By JULES ALLEN
© St. Petersburg Times, published November 13, 2000
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Places to start online
The new computer is fired up, your Internet connection is ready and you wonder: Where do I start? Here are some suggestions for first-time surfers:
It's hard to throw a bread roll in a restaurant and not hit somebody who has had an idea for a portal. A portal was a wildly popular idea a few years ago, a one-stop site to tie together all kinds of information, such as stocks, weather, news and the like. And it's weathered the test of time -- Internet time, which seems to run much faster than real time. Both general purpose and specific theme portals are everywhere. But I don't think anybody carries off the one-size-fits-all concept as well as Yahoo. The depth of the content you can customize to your tastes is second to none.
Best computer education
If Yahoo is the king of the general purpose portal, C/Net rules the computer and technology space. Its computer industry news at News.com is one of my first stops in the morning, and its Shopper.com is my favorite way to find the lowest prices on hardware and software. It's not just for experts and geeks: The content is built for consumers as well.
Best search engine
Sure, it's a strange name but it's easy to remember and you'll get great search results. Google used to be the best-kept secret on the Net, but a recent high-profile deal with Yahoo catapulted it into the mainstream. What makes Google tick is quite simple: The theory goes that the more links a page has to it, the more relevant it is. And, for the most part, it's working.
Best technobabble slayer
Getting beyond the basics in the world of computers can be a bit of a struggle. It's compounded by the flagrant use of acronyms by tech jocks. ADSL, CORBA and ASICs, oh my! But don't be put off if you don't understand what any of it means. Make a note and head over to WhatIs. It's a sane, well-thought-out key to enlightenment.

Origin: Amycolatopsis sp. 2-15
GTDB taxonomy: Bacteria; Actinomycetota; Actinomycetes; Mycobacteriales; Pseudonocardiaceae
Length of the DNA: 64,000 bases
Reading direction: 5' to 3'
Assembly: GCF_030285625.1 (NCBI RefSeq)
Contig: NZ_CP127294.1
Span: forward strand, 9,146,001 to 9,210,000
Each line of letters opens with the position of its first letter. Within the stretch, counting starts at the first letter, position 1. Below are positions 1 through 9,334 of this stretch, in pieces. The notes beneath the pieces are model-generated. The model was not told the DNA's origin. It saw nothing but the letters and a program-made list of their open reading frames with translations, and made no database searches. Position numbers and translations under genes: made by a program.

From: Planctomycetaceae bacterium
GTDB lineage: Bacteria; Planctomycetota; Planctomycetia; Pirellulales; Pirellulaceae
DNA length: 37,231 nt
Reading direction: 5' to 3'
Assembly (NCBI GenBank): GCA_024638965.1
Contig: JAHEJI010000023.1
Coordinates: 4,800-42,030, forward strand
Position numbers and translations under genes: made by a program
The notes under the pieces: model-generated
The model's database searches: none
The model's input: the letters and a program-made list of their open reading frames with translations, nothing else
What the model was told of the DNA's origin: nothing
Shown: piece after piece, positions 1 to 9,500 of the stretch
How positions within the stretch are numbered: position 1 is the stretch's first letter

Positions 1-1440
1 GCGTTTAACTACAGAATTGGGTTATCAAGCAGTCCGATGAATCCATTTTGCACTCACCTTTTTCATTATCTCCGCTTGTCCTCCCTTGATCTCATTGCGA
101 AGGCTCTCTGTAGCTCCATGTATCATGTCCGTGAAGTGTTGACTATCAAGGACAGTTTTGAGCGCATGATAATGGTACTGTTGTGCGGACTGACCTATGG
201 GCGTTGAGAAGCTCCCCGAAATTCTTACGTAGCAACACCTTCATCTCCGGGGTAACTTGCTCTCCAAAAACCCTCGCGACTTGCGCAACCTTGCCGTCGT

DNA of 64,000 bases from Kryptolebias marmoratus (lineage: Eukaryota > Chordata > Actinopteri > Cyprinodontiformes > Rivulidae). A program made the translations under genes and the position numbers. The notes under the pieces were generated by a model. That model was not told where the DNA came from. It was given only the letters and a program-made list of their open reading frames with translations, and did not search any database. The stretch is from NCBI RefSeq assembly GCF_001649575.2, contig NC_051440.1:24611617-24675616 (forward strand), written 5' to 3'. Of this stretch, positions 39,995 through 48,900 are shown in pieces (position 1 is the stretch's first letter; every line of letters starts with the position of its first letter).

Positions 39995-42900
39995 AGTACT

Best file storage
Floppy disks are rapidly becoming a thing of the past. A megabyte and a half was plenty of space a few years ago, but today a Word document with a few graphics can easily suck up that space. And the reliability of floppies is almost a joke: If you rely on them, make sure you write to at least two if you're saving anything marginally important. If you're hooked to the Net, why not investigate Xdrive, a free virtual drive that's much bigger than a bunch of floppies. Browser-based, it's available anywhere you've got a reliable connection. Windows users can download free software to make drive X appear as a drive on the desktop. It's slow, but it's nicer than a browser.
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- Jules Allen takes readers on a tour of interesting Web sites in the Site Seeing column that appears in Tech Times each Monday.
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